The Reserve Bank's rate-setting panel began its three-day deliberations on Tuesday to decide the next monetary policy in the backdrop of Budget 2022-23, inflationary concerns and evolving geo-political situation.
Reserve Bank Governor Shaktikanta Das headed the six-member Monetary Policy Committee (MPC) is scheduled to announce the policy resolution on Thursday.
The meeting was to start on Monday but it was postponed by a day in view of Maharashtra declaring a public holiday on February 7 to mourn the death of legendary singer Lata Mangeshkar.
It is widely anticipated that the MPC is likely to maintain the status quo on the benchmark interest rate or repo rate.
Experts, however, are of the opinion that the MPC may change the policy stance from 'accommodative' to 'neutral' and tinker with the reverse-repo rate as part of the liquidity normalisation process.
If the RBI maintains the status quo in policy rate on Thursday, it would be the tenth consecutive time since the rate remains unchanged. The central bank had last revised the policy rate on May 22, 2020, in an off-policy cycle to perk up demand by cutting the interest rate to a historic low. According to Brickwork Ratings, the RBI may continue to hold the policy rates at current levels in the upcoming policy meeting.
"We expect the MPC to start increasing the policy rates beginning with normalising the policy corridor between repo and reverse repo rate. We expect the RBI to hike the reverse repo rate in its April 2022 policy meeting," it said.
The outlook on inflation and growth may remain unchanged for the current fiscal, while the statement is keenly awaited for its forward guidance on inflation and the GDP for the next fiscal, it added.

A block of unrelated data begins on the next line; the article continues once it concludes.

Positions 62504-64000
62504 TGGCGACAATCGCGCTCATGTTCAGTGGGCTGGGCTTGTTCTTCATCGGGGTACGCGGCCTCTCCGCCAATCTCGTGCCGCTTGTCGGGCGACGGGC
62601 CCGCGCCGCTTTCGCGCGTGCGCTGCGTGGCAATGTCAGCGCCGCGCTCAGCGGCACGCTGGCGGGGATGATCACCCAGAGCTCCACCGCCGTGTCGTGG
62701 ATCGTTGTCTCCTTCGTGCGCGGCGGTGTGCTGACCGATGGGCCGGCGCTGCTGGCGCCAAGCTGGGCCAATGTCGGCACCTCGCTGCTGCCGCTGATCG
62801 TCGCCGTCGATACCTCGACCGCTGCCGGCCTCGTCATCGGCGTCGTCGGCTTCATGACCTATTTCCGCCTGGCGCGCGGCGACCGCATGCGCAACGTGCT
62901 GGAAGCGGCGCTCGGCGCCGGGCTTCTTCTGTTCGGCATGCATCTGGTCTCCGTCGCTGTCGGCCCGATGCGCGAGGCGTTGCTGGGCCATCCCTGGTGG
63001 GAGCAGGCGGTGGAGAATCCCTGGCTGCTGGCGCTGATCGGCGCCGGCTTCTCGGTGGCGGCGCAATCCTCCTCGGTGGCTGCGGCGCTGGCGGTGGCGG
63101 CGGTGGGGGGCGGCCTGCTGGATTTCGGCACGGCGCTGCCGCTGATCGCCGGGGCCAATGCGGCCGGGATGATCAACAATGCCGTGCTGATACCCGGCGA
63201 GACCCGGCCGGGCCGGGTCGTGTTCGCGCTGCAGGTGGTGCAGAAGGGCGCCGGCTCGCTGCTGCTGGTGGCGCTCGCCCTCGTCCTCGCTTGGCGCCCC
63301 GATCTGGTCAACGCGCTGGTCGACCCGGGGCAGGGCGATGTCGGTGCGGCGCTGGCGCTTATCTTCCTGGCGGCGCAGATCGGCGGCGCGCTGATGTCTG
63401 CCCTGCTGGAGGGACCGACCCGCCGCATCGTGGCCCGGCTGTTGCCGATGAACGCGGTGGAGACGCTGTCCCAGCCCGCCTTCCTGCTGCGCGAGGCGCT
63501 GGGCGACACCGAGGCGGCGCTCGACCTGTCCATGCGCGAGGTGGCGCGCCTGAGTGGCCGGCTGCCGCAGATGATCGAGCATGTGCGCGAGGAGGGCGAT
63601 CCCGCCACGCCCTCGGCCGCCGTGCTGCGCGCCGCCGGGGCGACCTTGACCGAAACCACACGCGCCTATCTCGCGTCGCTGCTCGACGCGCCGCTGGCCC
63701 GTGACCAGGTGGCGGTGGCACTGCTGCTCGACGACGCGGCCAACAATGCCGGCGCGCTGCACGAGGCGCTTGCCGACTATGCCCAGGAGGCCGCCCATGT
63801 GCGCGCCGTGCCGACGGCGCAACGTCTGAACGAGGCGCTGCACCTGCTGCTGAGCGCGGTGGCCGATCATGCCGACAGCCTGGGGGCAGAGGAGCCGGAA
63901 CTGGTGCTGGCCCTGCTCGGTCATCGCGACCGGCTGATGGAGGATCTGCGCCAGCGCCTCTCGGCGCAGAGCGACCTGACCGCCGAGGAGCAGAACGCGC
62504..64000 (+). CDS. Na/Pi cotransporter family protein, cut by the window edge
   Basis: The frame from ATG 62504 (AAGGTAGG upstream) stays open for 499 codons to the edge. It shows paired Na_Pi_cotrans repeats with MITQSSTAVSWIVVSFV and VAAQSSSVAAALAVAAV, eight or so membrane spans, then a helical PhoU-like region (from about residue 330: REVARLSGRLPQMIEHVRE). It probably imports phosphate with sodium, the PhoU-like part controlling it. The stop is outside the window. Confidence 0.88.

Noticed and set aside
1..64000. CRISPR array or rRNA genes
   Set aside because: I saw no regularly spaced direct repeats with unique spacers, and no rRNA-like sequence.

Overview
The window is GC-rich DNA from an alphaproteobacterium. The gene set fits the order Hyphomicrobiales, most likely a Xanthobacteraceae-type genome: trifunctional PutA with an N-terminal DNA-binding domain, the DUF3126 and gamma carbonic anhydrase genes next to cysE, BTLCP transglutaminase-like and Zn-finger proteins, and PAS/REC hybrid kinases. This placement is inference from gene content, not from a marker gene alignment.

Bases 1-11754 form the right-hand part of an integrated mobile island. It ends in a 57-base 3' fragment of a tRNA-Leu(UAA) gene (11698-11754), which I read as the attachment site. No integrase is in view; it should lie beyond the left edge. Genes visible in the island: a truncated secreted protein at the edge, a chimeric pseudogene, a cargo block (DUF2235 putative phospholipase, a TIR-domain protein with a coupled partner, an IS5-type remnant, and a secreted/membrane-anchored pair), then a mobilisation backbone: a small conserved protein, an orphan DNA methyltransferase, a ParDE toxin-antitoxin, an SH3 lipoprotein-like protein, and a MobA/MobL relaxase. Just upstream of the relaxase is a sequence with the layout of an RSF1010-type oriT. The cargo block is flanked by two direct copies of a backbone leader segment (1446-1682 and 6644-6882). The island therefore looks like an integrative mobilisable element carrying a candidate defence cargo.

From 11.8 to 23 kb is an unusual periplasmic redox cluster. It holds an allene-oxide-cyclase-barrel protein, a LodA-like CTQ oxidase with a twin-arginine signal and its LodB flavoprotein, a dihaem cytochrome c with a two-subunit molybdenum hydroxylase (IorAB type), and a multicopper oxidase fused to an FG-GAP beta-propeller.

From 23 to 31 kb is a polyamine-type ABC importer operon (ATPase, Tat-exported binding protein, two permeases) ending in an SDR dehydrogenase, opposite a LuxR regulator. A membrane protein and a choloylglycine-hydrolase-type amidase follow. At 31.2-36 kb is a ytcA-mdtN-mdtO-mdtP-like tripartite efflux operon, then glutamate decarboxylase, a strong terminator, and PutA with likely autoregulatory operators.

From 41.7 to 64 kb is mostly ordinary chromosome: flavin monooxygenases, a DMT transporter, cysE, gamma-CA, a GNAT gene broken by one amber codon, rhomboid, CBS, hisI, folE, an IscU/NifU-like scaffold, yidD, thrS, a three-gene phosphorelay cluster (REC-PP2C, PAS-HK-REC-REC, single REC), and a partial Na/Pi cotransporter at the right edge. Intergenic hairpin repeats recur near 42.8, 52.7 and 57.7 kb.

The last MPC held in December 2021 had kept the benchmark interest rate unchanged at 4 per cent and decided to continue with its accommodative stance against the backdrop of concerns over the emergence of the new coronavirus variant Omicron.
The MPC has been tasked by the government to keep inflation in the range of 2 to 6 per cent.
Citing the massive spike in credit growth during the first half and the steeper fall in deposits and the resultant rise in term money rates, coupled with the record high borrowings, an SBI report has called for a 20 bps increase in reverse repo rate outside the MPC ambit so that the central bank find buyers for the flooding new debt papers.
The budget 2023 has pegged the Centre's gross borrowing at a record Rs 14.3 lakh crore and for the FY22 at Rs 10.5 lakh crore, lower than Rs 13.5 lakh crore this fiscal, while together with the states, the gross borrowing will be Rs 23.3 lakh crore and the net will be Rs 17.8 lakh crore, the report said. The budget seeks to pay back Rs 3.1 lakh crore next fiscal, up from Rs 2.7 lakh crore this fiscal, it added.
While during the first half of FY22 itself, signs of credit recovery became visible, the latest data for the week to January 14, 2022, shows all banks incremental credit grew by Rs 5.46 lakh crore, more than double of Rs 2.72 lakh crore in the same period last fiscal, the report said, adding as against this, the incremental deposit growth was only Rs 8.6 lakh crore, down from Rs 10.5 lakh crore.